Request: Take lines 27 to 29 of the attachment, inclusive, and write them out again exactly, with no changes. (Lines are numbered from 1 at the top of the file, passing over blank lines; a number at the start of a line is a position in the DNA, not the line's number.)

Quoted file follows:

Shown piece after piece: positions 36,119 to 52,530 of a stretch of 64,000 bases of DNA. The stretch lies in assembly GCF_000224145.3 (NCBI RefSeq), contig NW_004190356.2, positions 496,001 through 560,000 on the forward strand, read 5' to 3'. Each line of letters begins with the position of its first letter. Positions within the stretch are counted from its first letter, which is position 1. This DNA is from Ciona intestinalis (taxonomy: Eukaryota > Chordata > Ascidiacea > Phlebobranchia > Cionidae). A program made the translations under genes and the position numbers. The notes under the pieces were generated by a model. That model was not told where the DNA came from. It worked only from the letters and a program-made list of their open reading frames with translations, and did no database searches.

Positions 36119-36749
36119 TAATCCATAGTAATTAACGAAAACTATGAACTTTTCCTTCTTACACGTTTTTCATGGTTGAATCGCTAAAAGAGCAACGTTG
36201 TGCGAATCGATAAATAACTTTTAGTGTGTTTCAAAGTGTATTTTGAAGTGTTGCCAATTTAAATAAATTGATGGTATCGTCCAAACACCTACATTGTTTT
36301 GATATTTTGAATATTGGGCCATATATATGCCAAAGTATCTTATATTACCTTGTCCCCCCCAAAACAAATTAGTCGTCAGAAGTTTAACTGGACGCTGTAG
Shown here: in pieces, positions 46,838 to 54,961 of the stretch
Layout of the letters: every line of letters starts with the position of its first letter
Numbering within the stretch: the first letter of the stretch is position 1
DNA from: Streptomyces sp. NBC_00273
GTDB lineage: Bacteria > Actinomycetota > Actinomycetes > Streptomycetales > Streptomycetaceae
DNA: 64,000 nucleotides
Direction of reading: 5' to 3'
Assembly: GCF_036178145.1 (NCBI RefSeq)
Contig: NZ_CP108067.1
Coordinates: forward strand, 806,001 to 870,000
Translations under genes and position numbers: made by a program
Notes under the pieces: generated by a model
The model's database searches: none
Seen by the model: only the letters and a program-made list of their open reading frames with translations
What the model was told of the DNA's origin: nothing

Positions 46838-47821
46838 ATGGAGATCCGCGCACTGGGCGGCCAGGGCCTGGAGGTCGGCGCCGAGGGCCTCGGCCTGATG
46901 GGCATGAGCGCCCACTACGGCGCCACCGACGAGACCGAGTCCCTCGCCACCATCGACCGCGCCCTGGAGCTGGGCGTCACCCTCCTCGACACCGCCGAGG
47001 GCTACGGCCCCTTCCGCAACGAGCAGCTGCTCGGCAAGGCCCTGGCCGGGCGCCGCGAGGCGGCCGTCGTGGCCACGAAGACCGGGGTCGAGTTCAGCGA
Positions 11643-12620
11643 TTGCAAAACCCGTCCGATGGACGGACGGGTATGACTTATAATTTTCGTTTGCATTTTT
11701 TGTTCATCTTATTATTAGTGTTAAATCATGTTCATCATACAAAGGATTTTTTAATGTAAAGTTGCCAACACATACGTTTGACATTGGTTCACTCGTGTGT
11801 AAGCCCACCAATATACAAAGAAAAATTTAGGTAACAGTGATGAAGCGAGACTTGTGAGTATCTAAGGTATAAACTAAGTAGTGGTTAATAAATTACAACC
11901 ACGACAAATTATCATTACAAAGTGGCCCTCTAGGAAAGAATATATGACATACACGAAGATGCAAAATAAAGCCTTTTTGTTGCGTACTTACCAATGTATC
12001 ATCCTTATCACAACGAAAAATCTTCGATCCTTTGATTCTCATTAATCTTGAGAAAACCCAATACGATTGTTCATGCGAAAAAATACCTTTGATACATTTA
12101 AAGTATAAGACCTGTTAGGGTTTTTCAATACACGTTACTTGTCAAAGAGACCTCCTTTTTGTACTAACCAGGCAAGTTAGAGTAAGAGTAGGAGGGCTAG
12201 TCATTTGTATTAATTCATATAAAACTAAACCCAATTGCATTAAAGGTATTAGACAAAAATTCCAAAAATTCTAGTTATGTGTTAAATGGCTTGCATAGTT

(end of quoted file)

11701 TGTTCATCTTATTATTAGTGTTAAATCATGTTCATCATACAAAGGATTTTTTAATGTAAAGTTGCCAACACATACGTTTGACATTGGTTCACTCGTGTGT
11801 AAGCCCACCAATATACAAAGAAAAATTTAGGTAACAGTGATGAAGCGAGACTTGTGAGTATCTAAGGTATAAACTAAGTAGTGGTTAATAAATTACAACC
11901 ACGACAAATTATCATTACAAAGTGGCCCTCTAGGAAAGAATATATGACATACACGAAGATGCAAAATAAAGCCTTTTTGTTGCGTACTTACCAATGTATC